http://www.sonnysinstantpiano.com/gal_piano.php?id=2

Last edited by Mark...; 02/11/10 11:57 AM.
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And if you like Baldwin look for a nice used SF-10...

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As far as tier groups go, an Estonia in tier 2 would certainly be a formidable contender against pretty well any other.

This is not 'biased' because we happen to carry the line, it's evident by the very position this piano has earned in record time.

Anybody shopping anywhere near the stated price range would be highly recommended at least try an Estonia. As far as size goes, these pianos are just about as good as it gets.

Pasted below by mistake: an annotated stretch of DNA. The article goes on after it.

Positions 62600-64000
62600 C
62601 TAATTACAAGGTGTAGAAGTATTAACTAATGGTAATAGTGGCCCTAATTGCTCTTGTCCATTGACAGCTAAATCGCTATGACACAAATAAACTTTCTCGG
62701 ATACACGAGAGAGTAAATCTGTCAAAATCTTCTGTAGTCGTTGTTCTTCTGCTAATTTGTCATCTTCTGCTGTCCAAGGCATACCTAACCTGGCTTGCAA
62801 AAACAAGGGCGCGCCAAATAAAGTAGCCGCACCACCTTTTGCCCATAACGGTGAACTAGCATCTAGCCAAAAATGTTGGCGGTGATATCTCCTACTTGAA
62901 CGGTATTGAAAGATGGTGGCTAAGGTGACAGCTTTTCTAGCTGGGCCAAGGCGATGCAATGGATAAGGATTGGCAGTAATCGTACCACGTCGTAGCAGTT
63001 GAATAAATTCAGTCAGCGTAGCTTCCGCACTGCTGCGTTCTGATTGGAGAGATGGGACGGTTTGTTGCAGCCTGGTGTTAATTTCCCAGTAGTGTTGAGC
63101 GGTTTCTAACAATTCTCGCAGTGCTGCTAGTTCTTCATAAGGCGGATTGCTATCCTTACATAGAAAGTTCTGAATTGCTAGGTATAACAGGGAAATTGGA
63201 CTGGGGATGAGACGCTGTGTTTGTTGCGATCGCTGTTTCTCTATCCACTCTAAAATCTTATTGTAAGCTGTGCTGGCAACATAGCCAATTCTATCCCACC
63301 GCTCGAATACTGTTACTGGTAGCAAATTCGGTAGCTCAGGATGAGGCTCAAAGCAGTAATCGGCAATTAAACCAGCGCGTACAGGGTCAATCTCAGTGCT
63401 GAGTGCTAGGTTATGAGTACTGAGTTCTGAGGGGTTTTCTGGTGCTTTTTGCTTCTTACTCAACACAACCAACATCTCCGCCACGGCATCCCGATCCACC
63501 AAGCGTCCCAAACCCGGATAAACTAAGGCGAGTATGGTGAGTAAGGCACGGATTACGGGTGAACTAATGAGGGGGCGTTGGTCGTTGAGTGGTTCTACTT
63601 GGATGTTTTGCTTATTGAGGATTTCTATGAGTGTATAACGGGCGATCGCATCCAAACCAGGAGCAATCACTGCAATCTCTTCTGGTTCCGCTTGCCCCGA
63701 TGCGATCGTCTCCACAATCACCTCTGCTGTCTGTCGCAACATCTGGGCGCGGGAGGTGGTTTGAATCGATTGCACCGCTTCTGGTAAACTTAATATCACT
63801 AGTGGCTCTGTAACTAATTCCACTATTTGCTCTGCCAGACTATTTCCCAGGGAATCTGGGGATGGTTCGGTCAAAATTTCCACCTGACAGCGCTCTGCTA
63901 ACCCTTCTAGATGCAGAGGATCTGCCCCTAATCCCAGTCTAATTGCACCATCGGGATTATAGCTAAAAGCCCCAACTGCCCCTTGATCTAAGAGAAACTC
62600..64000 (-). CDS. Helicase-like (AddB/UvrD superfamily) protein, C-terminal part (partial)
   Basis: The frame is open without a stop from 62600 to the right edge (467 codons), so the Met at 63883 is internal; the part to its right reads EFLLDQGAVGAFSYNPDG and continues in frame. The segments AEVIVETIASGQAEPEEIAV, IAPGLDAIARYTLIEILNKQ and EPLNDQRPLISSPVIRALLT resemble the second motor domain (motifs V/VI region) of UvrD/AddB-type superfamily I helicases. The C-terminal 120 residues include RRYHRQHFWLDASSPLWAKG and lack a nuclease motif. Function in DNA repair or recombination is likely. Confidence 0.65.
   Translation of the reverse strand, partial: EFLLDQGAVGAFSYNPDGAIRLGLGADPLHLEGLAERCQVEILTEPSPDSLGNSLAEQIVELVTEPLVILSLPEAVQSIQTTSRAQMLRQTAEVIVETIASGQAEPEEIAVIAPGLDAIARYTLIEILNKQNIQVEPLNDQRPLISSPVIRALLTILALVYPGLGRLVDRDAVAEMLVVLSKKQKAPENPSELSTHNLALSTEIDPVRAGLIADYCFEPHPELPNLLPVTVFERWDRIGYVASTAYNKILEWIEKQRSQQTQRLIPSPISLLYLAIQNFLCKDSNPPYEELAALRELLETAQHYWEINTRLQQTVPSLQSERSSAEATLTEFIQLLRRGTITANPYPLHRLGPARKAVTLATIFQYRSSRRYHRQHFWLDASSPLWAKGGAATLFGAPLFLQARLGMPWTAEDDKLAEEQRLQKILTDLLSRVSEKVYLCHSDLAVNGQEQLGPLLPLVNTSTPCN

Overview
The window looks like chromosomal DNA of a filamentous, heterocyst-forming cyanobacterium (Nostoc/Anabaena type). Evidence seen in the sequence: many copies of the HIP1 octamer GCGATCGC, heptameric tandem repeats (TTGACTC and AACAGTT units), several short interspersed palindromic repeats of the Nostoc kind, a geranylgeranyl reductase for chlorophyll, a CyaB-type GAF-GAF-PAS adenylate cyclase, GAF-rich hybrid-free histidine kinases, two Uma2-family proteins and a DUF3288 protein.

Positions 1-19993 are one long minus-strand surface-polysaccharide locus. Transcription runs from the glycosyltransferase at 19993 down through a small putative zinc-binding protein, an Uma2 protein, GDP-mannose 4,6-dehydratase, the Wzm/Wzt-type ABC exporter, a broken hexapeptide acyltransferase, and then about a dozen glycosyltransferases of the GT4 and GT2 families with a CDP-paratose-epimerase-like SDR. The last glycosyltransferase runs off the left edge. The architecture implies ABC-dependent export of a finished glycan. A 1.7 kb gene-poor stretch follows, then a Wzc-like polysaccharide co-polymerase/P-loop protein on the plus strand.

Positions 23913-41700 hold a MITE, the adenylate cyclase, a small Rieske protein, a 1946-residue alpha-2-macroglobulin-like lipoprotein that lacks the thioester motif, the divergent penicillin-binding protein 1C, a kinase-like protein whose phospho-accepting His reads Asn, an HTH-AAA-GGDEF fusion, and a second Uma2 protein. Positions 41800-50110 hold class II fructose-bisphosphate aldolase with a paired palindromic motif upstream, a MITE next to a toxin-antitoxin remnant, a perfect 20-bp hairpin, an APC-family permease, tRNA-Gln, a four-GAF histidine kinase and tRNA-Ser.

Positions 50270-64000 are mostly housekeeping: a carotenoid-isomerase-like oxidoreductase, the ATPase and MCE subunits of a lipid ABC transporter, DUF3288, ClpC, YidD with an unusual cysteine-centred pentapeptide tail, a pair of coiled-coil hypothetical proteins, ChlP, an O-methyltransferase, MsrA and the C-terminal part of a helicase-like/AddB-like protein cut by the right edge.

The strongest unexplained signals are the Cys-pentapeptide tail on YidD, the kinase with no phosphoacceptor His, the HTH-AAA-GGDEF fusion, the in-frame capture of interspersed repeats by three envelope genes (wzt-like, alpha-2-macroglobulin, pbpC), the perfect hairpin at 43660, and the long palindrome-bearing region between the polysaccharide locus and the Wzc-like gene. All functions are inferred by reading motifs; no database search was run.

Personal taste may vary, but the sound and built quality of this piano will set a very high - and extremely competitive - level against any others.

Good luck in your search!

Norbert


www.heritagepianos.com
Greater Vancouver B.C. piano dealers for : Estonia, Brodmann, Ritmuller
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Since we are now throwing in pianos over the $25,000 range.
Check out the Charles Walter W190 6'4" I'm finding not everybody likes
a European tone.


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Originally Posted by Steve Chandler
.....If you like long sustain in a piano you'll love Estonias.....

I know that these things about pianos are a little hard to convey in words, but......isn't that sort of opposite to what he specified? (i.e. in his 2nd post on here)